The book takes place, for the most part, in the future and so it kind of qualifies as a science fiction novel by default. However, fun things like flying cars, skyways, and the cellular implants (that’s right, implants) that have replaced cell phones are just the icing on the cake. The story centers around a man, Calvin Dunn, who lost it all in life – his home, his wife, his father – and is on the brink of self-destruction when he agrees to take part in a unique science experiment, where he will be frozen for twelve years with a sort of organic antifreeze. Things go awry and Calvin wakes up twenty-two years later, in a world that has changed more rapidly and profoundly than he could have ever imagined.
How, you ask?
Calvin finds himself in a world nearly devoid of organized religion. A nuclear blast detonated in Jerusalem comes to be viewed by the world as an ultimate debunking of Christianity, Judaism, and Islam, as the holy land all three religions centers around has now become a radioactive wasteland. The ever-faithful Calvin finds this hard to accept, and comes to feel like an outcast in the future, left behind by the world’s advancements and innovations, uncertain of his own abilities to catch up.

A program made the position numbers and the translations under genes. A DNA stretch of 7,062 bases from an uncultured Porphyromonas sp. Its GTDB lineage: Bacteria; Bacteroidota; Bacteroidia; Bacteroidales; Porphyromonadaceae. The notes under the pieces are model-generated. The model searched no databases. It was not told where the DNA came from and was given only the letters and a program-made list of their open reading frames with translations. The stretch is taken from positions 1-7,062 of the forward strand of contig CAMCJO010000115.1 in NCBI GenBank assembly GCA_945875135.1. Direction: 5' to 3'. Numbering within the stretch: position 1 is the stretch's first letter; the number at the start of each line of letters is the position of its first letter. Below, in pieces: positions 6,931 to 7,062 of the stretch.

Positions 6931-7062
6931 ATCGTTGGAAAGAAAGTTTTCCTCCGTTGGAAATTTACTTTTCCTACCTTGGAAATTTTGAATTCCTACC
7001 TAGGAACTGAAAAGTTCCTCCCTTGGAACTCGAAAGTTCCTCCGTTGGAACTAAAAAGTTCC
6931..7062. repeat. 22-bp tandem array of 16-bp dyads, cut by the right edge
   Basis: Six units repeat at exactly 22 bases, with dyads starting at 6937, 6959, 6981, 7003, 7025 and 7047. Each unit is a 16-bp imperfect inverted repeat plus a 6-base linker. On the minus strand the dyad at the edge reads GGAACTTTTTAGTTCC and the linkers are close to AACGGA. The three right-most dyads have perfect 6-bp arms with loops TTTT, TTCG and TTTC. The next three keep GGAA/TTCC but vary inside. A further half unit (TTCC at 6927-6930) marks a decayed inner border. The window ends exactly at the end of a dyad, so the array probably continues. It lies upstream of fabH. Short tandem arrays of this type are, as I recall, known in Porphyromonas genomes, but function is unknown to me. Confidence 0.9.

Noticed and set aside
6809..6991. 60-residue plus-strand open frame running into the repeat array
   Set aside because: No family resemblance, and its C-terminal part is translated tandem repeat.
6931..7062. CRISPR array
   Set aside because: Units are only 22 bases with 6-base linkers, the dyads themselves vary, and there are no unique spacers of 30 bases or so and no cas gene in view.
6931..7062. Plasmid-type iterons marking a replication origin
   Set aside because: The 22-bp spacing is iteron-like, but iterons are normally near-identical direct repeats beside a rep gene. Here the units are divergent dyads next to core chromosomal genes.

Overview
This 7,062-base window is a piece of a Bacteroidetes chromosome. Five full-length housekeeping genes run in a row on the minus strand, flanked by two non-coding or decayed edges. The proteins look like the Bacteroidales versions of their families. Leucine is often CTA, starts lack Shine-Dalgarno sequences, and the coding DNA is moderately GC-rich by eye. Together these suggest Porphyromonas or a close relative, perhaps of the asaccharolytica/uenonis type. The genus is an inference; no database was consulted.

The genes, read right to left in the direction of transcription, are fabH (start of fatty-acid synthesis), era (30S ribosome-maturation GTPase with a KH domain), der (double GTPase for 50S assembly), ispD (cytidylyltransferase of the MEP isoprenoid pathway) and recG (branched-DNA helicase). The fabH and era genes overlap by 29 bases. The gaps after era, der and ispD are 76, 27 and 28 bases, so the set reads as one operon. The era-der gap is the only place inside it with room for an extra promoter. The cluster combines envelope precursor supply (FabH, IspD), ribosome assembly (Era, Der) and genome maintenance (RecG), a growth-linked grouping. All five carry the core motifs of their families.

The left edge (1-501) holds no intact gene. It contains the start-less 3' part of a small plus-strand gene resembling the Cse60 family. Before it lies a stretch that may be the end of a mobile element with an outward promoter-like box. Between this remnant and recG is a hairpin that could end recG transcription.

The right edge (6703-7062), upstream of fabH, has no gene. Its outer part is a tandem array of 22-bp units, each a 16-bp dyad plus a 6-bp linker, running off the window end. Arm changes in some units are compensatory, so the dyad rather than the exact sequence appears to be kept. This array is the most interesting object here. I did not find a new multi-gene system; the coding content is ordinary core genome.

Is that all?
Certainly not. For the second time in his life, Calvin finds himself at the brink of self-destruction, when he discovers that he may be the one who holds the key to an incredible secret that affects every single human being on Earth.